By Becky Oskin, OurAmazingPlanet
Old Faithful's underground plumbing looks more like a bagpipe than a flute, a new study of the Yellowstone National Park geyser finds.
A big chamber sits about 50 feet underground, located southwest of Old Faithful, researchers report in a study published online March 30 in the journal Geophysical Research Letters. The exact size can't be determined, but they estimate the egg-shaped void is at least 50 feet tall and 60 feet wide. The cavern connects to a pipe angled about 24 degrees that feeds Old Faithful's maw.
Tiny tremors extracted from seismic records collected in the 1990s revealed the shape of the cavern and geyser conduit. Popping gas bubbles create the tremors. Not only do the tremors map the shape of underground spaces, they can also track water. For the first time, scientists have a clear view of how Old Faithful works underground.
"We're able to locate with one- to two-meter precision the place where the boiling occurs," said Jean Vandemeulebrouck, a geophysicist at the University of Savoie in France. "We can see the water rising in the conduit."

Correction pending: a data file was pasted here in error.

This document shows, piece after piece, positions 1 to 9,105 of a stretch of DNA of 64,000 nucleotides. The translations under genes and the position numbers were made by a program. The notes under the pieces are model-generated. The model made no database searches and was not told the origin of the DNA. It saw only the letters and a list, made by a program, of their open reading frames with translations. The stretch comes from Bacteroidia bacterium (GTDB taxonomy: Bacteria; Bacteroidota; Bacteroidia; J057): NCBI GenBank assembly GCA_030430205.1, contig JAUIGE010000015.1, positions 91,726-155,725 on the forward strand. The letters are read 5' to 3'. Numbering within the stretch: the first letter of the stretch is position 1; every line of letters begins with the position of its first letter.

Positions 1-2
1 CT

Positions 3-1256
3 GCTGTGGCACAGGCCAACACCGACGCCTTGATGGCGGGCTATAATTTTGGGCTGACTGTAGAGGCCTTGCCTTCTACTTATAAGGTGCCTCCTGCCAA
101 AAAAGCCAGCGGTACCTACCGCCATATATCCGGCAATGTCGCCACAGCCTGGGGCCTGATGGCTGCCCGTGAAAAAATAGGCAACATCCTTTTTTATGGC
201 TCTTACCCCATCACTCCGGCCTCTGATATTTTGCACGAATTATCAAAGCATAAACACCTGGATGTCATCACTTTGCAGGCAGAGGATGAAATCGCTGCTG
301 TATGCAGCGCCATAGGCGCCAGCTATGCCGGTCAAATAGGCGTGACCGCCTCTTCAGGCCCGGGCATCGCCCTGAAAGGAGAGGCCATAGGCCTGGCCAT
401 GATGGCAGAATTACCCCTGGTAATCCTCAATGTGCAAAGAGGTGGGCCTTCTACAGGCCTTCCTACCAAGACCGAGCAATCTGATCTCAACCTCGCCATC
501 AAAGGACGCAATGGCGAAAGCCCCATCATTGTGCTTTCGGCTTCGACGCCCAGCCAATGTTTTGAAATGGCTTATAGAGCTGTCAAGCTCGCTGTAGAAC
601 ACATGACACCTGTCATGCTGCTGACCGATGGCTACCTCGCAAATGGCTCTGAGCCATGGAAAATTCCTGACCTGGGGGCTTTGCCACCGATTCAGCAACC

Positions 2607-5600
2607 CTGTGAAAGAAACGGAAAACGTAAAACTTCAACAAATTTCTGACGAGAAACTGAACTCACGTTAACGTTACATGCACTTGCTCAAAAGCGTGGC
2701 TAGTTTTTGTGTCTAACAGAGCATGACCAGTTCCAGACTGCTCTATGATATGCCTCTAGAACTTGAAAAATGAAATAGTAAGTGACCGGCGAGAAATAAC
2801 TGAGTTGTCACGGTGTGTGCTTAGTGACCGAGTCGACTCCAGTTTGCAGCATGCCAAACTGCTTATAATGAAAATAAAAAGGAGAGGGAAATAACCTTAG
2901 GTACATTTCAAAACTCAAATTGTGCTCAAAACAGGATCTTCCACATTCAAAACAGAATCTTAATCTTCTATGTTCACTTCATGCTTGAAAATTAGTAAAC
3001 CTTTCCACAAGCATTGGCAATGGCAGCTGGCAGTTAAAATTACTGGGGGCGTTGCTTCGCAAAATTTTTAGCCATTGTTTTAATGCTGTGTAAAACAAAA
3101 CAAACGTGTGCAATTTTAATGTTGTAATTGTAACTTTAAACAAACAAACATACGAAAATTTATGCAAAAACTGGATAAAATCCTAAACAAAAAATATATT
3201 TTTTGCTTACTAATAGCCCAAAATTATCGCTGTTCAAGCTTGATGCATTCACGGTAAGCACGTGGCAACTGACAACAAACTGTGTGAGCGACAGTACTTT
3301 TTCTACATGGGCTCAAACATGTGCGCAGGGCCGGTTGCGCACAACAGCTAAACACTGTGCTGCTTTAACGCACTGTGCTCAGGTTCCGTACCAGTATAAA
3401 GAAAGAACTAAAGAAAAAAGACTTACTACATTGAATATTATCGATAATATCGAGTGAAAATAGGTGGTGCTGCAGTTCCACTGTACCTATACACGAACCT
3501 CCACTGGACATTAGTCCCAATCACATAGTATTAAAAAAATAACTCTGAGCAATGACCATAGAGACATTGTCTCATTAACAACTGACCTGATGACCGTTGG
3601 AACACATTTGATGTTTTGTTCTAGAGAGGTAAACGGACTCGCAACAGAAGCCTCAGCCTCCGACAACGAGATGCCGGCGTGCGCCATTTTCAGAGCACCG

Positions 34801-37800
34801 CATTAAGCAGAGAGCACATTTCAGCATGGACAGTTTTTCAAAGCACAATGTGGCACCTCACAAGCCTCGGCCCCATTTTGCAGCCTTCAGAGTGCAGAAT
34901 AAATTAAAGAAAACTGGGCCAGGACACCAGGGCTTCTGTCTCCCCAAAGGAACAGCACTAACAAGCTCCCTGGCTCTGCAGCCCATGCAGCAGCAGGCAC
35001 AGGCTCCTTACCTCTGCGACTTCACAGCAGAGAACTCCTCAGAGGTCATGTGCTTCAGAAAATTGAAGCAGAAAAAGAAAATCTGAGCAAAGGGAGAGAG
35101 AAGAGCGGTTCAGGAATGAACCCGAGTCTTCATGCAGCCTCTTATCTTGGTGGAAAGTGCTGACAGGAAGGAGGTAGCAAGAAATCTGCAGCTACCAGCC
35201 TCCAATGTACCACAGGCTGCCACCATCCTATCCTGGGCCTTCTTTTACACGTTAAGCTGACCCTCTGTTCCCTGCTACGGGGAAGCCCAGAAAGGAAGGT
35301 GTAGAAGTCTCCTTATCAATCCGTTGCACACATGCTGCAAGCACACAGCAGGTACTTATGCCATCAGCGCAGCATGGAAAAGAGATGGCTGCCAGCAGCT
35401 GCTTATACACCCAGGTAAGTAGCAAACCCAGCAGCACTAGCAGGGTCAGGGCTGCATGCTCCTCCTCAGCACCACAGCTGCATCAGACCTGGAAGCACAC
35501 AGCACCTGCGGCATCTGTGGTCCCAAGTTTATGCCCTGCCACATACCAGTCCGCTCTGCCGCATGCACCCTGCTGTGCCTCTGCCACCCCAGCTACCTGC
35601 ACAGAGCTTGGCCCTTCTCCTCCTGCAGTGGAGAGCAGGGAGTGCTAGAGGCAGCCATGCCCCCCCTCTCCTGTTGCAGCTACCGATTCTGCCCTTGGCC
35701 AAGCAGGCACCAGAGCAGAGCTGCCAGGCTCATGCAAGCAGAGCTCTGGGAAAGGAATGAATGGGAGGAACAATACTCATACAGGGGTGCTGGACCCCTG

Old Faithful earned its name for its regular eruptions, which average every 92 minutes.
Just after an eruption, there's a 15-minute recharge period with low water levels. Then for about 50 minutes, water levels rise and seismic activity increases. The chamber never empties, but as steam bubbles fill the chamber, they can oscillate water in the conduit, eventually leading to a violent steam explosion. The bubble trap is what helps Old Faithful splash with smaller eruptions before fully blowing its top.
The research is another nail in the coffin for the long-standing idea that big geysers erupt from long, narrow tubes. Earlier this year, researchers working in Kamchatka's Valley of the Geysers showed the Russian geysers also erupted from conduits fed by caverns. As with Old Faithful, the geysers explode because of underground bubble traps.
Geysers are rare features — only about 1,000 exist around the world. To form a geyser, there must abundant groundwater, a volcanic heat source to warm the water, open spaces so the water can escape and a way to trap bubbles.
Vandemeulebrouck is now collaborating with the U.S. Geological Survey to study another Yellowstone National Park geyser, called Lone Star. Their preliminary results are similar to Old Faithful, he said. [Video: A Scenic Tour of Yellowstone National Park]
"I think this oscillating system is quite common in geysers," Vandemeulebrouck told OurAmazingPlanet.
- Yellowstone and Yosemite: Two of the World's Oldest National Parks
- Infographic: Geology of Yellowstone
- Video: Inside a Gurgling Geyser
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